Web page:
Thursday, January 10, 2008

What you never knew (and probably never want to know)

Okay...first of all, I'm not an active blogger (obviously). How I became embroiled in this BlogTag business is still beyond me. It's ultimately due to Flavio. Carl Backstrom didn't even know I had a blog until our buddy Flavio called me out. I'm sure Tom Kyte would find this "game" completely annoying and would refuse it in a second. I'm sure Carsten Czarski would sure enjoy this, as well as my good friend Sergio Leunissen.

So here are the most inconsequential 8 things I could conjure.
  1. I'm the seventh child of the seventh child. Don't worry, there's nothing magical or spiritual about this. My mother was the seventh child, so you only need to worry about the seventh son of the seventh son, so says Iron Maiden.
  2. I'm second-generation American. My grandparents were immigrants from Poland and Germany and came to America with literally nothing. My brothers and sisters and I bought a plaque at Ellis Island in their remembrance.
  3. I hardly ever read novels of fiction, maybe one book a year at best. My wife, in-laws and father are all avid novel readers. It's bizarre, but I just don't find it compelling. Don't think I don't read, because I do all the time. But my reading list is usually (every day), Barron's, Money Magazine, Kiplinger's, and occasionally the computer trade magazines.
  4. I wouldn't be at Oracle if it weren't for Tom Kyte. I worked with Tom and a bunch of other excellent individuals (Chris Beck, Tim Taylor, David Bliss, Don Bostrom, George DeGraaf, among others) back in 1990-1991. They worked for a subcontractor. I worked for a subcontractor to the subcontractor. Those were the days when we were changing the world, and when very few people ever heard of SGML.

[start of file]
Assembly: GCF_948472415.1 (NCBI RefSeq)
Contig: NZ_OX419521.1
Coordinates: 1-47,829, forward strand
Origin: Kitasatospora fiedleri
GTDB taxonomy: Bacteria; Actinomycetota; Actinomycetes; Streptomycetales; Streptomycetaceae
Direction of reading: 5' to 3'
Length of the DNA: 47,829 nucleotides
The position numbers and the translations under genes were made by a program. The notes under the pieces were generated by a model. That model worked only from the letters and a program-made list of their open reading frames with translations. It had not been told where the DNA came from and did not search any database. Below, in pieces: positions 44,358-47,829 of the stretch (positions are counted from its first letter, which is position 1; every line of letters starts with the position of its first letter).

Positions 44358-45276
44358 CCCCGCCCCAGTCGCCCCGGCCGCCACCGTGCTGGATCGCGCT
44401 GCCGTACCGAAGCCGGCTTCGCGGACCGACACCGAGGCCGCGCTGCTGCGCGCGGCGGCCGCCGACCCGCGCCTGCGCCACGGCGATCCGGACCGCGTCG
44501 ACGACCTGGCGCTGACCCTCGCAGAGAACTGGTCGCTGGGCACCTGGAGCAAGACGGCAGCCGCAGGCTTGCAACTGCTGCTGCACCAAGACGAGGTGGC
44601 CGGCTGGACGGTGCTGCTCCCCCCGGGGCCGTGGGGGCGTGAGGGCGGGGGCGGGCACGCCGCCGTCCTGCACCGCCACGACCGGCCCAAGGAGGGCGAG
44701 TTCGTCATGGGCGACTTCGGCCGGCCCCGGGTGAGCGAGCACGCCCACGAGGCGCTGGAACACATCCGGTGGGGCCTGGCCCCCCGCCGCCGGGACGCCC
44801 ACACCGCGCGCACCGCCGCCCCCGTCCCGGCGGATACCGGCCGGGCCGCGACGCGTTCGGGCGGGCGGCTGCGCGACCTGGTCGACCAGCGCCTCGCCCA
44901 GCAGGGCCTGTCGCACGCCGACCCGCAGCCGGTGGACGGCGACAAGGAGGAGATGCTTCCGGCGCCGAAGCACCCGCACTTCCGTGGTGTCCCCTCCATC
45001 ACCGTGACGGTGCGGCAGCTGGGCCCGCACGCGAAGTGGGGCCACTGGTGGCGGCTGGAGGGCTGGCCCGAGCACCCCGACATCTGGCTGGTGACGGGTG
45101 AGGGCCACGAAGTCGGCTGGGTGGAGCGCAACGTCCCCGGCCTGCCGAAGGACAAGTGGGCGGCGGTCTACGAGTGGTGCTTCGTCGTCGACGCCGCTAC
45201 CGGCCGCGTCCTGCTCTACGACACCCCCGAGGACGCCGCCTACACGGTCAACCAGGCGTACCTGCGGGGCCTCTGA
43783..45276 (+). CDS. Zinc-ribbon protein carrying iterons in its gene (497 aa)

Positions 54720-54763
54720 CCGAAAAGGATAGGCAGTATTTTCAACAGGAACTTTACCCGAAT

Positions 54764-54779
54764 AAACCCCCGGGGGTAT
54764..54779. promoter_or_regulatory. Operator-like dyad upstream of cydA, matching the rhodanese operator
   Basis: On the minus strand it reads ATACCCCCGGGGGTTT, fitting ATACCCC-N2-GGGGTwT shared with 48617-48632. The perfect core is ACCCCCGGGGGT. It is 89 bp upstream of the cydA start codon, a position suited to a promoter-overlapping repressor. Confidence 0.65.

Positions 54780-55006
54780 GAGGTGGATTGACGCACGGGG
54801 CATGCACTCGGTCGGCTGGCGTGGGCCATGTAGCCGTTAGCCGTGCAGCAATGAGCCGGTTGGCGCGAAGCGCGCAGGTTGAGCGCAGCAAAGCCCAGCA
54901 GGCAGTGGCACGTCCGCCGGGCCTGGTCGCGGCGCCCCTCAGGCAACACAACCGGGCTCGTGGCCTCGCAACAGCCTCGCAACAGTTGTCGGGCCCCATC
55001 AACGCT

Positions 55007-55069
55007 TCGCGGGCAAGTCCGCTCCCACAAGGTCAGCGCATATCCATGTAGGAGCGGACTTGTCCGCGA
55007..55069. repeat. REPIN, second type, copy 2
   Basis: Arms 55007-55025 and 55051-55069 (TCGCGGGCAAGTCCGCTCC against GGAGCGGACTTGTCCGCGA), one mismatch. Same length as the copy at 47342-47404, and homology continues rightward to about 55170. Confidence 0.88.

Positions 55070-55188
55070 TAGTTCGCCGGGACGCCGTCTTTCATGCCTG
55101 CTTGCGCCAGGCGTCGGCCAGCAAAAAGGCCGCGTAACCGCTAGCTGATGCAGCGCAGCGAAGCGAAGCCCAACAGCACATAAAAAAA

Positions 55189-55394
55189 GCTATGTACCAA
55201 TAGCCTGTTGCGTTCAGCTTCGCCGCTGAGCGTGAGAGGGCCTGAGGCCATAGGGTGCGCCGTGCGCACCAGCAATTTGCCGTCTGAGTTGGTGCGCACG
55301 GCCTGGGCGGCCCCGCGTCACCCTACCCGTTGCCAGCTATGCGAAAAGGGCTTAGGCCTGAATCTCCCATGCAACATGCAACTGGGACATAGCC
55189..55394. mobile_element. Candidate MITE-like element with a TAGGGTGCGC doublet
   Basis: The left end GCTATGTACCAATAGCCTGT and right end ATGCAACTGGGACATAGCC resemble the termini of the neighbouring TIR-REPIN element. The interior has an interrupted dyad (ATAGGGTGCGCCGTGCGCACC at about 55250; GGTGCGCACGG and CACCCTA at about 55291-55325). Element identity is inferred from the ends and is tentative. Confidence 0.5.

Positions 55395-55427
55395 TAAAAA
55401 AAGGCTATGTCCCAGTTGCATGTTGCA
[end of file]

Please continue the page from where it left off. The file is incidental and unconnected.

5. My most memorable job was my one at McDonald's in high school and during my summer breaks from college. You might laugh at this being a favorite job, but I learned a great deal. It is from the general manager there (Lou Stallman, wherever he may be) who taught me respect and courtesy for customers and co-workers alike, as well as the quality to take pride in all you do and to always do it well. And there was never any standing around or goofing off there, as they often said "if you have time to lean, you have time to clean."
  6. I spent the summer of 1985 in Quantico, Virginia at the U.S. Marine Corps Officer's Candidate School. My goal was to become a Marine Corps aviator. I got in better shape during that summer than anyone normally could in an entire year. And there was no fantastic array of exercise equipment, it was always go-go-go. This was another one of those value-forming experiences, where I truly learned what discipline was all about. As luck would have it, that's the summer that my uncorrected vision went South, my fantasy of making it into Aviation School vanished, and I did not return to OCS the next summer (well, this was really one of a number of reasons).
  7. I started off at Ohio State in Electrical Engineering. I went through class after class of mathematics, did fairly well at it, and when I was done and ready to start the electrical engineering coursework, I thought "whew, finally done with all that math". Guess what? Electrical engineering is nothing but math. I remember calling my father and explaining to him that I wished to switch to computer engineering and get out of electrical engineering. My Dad (who always wanted an engineer in the family) calmly explained to me that I was making a mistake, and that there wouldn't be any money in that. Funny, huh?
  8. I am very competitive, probably too much so. I love to win, I hate to lose. I love to gamble at many things. I enjoy betting, from football games, basketball games, Super Bowl pools, March Madness pools to craps and blackjack.
This is exactly why I don't blog. I started this two days ago and off and on I finally finish it. Maybe one of these days I'll actually write something about Application Express.


Patrick Wolf said...

I kept quiet, but they finally found you :-)


Arie Geller said...

Hi Joel,

Interesting. I read both yours and Carl’s blogs, and find myself relate to many things you two wrote. It also gave me a new perspective on you two, and it’s all for the best.

It seems like you have a lot to be proud of, both in your personal and professional life. You really should blog more. I know you are a very busy person, but if Tom Kyte finds the time, so should you (BTW, I’m not so sure he’ll refuse this “game”) . Hope to read more in the future.

Best regards,
Arie (ageller1).

Byte64 said...

i am glad to see that you took the time to respond to the "call" and you disclosed very nice details of your life.

And now keep bloggin'!